'If there is any effect at all, it is quite small,' said Roy Baumeister of Florida State University, who authored a 2003 paper on self-esteem studies. Baumeister found that while successful people did have high-self esteem in many cases, it was unclear what actual caused their success if the first place. Both self-esteem and success were often influenced by another factor. 'Coming from a good family might lead to both high self-esteem and personal success.' Baumeister said. 'Self-control is much more powerful and well-supported as a cause of personal success. Despite my years invested in research on self-esteem, I reluctantly advise people to forget about it.' 'You need to believe that you can go out and do something but that's not the same as thinking that you're great,' Twenge said. Studies suggest weaker students actually perform worse if given encouragement at boosting their self-esteem. 'An intervention that encourages [students] to feel good about themselves, regardless of work, may remove the reason to work hard,' Baumeister found. But if you found yourself bothered by a person always talking about how wonderful they are, remember that their future may not be bright. 'In the long-term, what tends to happen is that narcissistic people mess up their relationships, at home and at work,' Twenge said. Though narcissists may be charming at first, their selfish actions eventually damage relationships. It's not until middle-age they may realize their lives have had a number of failed relationships. And even if they recognize something is wrong they may have a hard time changing. 'It's a personality trait,' says Twenge. 'It's by definition very difficult to change. It's rooted in genetics and early environment and culture and things that aren't all that malleable.'

TEACH TOLERANCE

LEARN AND TEACH ABOUT THE CULTURE OF HATE - IT'S HISTORY AND SOLUTIONS.

TEACHING TOLERANCE WITH SONGS AND BOOKS. 
Many of the Hate songs being sung by "folk groups" at "folk music events" show the Intersection between Cultural Identity and Racist Ideology.

TEACH ABOUT CHARACTER THROUGH HISTORY
TEACH RESPECT AND TOLERANCE SONGS

Teach Kind Free classroom materials and humane education resources from various nonprofit organizations and ideas on how to implement humane education in the classroom

International Institute for Humane Education, which provides training and resources for teachers and others.

National Association for Humane and Environmental Education, the youth education affiliate of The Humane Society of the United States

Just Choices encourages students to explore new ideas and reevaluate old ones while developing a strong understanding and appreciation of historical and contemporary social justice movements. Through this program, students will learn how their everyday choices affect others in society and will be inspired to take on issues with passionate civic engagement. Humane education encourages students to make the connection between the environmental, animal protection, and human rights movements and other social justice movements. It inspires students to live examined, intentional lives so that what they do today helps the planet, animals, and all people tomorrow.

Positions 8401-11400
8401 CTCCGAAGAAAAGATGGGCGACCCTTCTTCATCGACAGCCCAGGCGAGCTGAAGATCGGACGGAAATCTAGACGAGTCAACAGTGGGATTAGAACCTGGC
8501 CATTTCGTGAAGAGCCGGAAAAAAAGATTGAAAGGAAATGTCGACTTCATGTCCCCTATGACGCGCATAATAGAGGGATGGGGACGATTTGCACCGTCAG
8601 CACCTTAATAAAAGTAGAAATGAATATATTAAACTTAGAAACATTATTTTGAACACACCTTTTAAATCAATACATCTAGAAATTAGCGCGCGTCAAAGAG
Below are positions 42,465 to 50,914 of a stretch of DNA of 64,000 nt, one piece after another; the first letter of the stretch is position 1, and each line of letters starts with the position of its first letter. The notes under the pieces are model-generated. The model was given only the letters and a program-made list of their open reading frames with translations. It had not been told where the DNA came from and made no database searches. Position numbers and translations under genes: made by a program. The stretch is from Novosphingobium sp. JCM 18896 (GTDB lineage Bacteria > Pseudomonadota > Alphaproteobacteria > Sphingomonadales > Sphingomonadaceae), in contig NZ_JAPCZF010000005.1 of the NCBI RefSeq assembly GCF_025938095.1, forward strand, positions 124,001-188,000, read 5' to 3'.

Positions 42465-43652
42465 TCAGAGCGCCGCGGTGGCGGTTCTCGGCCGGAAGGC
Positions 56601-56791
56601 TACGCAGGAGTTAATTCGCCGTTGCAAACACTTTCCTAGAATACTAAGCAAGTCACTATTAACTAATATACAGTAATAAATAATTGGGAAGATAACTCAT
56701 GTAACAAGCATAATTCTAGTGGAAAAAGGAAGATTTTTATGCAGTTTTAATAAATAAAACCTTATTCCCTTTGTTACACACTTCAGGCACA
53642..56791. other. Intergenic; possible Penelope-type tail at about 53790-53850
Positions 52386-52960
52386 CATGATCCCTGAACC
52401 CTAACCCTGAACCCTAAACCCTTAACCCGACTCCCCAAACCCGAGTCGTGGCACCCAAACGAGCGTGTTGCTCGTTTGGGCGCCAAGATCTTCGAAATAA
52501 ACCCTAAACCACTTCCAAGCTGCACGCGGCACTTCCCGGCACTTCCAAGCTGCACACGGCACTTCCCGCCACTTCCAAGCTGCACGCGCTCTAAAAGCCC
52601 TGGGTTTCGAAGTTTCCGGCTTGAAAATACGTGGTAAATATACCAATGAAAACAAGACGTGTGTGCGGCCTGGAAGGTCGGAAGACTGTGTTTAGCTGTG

Below is a list of sites that promote humane education and offer classroom resources to encourage critical thinking while empowering students to make a difference.

"I must study politics and war that my sons may have liberty to study mathematics and philosophy. My sons ought to study matematics and philosphy, geography, natual history and naval architecture, navigation, commerce, and agriculture, in order to give their children a right to study painting, poetry, music, architecture . . . . ." -- This was written in a letter to Abigail Adams from John Adams on May 12, 1780.

CyberCitizenShip

TEACH CHARACTER EDUCATION RESPECT AND TOLERANCE SONGS

Books, Film, have always been windows into culture and history.

Forever praised and forever controversial, "The Adventures of Huckleberry Finn" has been pulled from classes in Taylor because of complaints about its liberal use of common racial slurs. In a move that's sparking debate that's dogged Mark Twain's classic since its 1885 publication, Taylor School District officials halted instruction of the book some consider the Great American Novel after at least one African-American parent complained about the racial epithet that's repeated more than 200 times on its pages.


"Complaint Leads School To Drop `Pick a Bale of Cotton' From School Concert" Comment from From: Shantae Williams Detroit, USA Subject: A_bale_of_trouble
"Well, I am an African-American woman, and I think it is pathetic that these parents cried foul over something they did not take the time to understand. . .] "The song is a piece of history. It was written by African Americans, For African Americans, to be sung to make the day of work go by faster. By not keeping these songs alive, it will be much easier for the masses to forget how African Americans, though enslaved, still managed to create a distinct culture of their own. By a very diverse choir coming together and singing this song, it brings forth a wonderful message of racial equality, not of discrimination. The fact that we can all enjoy African American songs together, is a step in the right direction toward complete equality. I believe strongly that we are all equal and by singing this song together, we show that we have moved past a horrible event in our history, but we aren't forgetting it either. Slavery must never be forgotten and never be repeated."
Pick a Bale of Cotton
also see this one
"Pick a Bale of Cotton" from the recording entitled Get on Board: Negro Folksongs by the Folkmasters, Folkways FP 2028, provided courtesy of Smithsonian Folkways Recordings. ©1952. Used by permission.